Today an English Heritage Blue Plaque was unveiled in Cintra Park, Upper Norwood, on the house in which the eminent palaeobotanist, sex educator and campaigner for birth control, Marie Stopes (1880-1958), spent her childhood years. (Some of us might feel that her mother Charlotte Carmichael Stopes, Shakespearean scholar, suffragette, and writer on women’s issues, also deserves some commemoration. She made a significant contribution to enlivening the cultural atmosphere of Upper Norwood by running discussion groups, Shakespeare readings, a logic class, and meetings on female suffrage.)
Present at the unveiling were Stopes’s daughter-in-law, Mary Stopes-Roe (Stopes’s son, Harry Stopes-Roe, being unfortunately able to be present for health reasons) and her grandson Jonathan Stopes-Roe. Also present were representatives of the British Library, of Marie Stopes International which carries on her work on a global scale and is based in Whitfield Street, Fitzrovia, in the premises formerly occupied by Stopes’s own Mothers’ Clinic from 1926, and Lesley Hall, representing the Wellcome Library and the Galton Institute Council, which continues to administer one of Stopes’ legacies, a Birth Control Trust for ‘the alleviation of poverty by providing practical birth control advice’.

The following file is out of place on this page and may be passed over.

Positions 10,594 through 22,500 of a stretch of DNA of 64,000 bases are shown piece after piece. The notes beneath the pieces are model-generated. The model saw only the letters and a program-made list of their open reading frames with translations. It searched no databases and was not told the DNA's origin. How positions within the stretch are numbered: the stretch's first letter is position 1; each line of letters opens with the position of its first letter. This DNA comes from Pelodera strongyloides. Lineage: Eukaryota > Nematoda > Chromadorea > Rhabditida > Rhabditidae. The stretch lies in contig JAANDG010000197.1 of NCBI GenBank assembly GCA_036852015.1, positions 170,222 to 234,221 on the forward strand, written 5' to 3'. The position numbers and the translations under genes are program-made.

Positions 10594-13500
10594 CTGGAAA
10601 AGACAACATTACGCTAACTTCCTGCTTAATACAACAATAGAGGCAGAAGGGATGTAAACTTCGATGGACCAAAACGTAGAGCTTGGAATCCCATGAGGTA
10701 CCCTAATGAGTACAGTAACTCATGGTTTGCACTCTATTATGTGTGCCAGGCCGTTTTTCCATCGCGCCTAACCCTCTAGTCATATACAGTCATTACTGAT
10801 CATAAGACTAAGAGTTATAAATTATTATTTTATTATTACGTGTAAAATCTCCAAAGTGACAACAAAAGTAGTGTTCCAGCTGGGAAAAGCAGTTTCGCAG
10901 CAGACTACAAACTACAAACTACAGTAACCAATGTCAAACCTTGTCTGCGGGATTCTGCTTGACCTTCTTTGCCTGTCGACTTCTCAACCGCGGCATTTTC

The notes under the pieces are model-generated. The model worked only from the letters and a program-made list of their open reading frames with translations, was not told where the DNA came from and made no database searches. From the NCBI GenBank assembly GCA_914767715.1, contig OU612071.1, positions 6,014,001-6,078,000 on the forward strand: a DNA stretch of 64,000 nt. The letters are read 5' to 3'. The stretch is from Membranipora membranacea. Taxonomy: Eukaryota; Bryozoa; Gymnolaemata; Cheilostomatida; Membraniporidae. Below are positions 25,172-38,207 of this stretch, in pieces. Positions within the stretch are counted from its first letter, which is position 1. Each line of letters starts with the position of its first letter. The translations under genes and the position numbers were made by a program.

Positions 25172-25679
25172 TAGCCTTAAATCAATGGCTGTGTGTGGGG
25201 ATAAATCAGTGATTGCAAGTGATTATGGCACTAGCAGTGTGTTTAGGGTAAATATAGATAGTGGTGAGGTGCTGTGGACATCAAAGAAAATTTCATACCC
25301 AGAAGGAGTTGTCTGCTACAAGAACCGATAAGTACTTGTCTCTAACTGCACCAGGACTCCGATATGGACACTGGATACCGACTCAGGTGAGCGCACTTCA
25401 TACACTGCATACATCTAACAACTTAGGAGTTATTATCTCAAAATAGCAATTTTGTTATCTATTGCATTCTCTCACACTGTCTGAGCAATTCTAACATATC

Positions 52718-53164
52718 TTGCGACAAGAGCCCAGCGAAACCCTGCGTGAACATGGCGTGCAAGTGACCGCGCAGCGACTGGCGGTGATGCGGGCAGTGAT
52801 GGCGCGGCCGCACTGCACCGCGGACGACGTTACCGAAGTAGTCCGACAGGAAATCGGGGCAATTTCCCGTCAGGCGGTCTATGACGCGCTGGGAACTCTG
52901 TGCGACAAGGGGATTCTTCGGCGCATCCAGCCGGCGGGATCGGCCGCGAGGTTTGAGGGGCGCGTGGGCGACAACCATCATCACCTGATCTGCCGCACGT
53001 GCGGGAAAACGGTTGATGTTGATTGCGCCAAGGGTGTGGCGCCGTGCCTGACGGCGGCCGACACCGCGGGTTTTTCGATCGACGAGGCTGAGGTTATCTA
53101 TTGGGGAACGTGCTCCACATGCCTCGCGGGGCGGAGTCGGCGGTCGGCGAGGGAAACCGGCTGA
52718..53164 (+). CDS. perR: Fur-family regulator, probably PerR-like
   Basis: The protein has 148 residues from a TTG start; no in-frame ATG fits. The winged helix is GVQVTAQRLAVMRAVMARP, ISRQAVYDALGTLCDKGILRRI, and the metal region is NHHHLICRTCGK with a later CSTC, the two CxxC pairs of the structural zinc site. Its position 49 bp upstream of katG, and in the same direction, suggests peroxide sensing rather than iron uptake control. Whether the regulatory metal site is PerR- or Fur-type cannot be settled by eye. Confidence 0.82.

While the bulk of Marie Stopes’ substantial archives are held in the British Library Department of Manuscripts, the Wellcome Library holds a significant collection of Stopes papers, consisting mainly of thousands of letters received from grateful readers and other enquirers following the publication of her pioneering marriage manual, Married Love, in 1918, but including some material on her birth control clinics and other activities. There Library also holds a substantial number of other archival collections relating to birth control in the UK and elsewhere.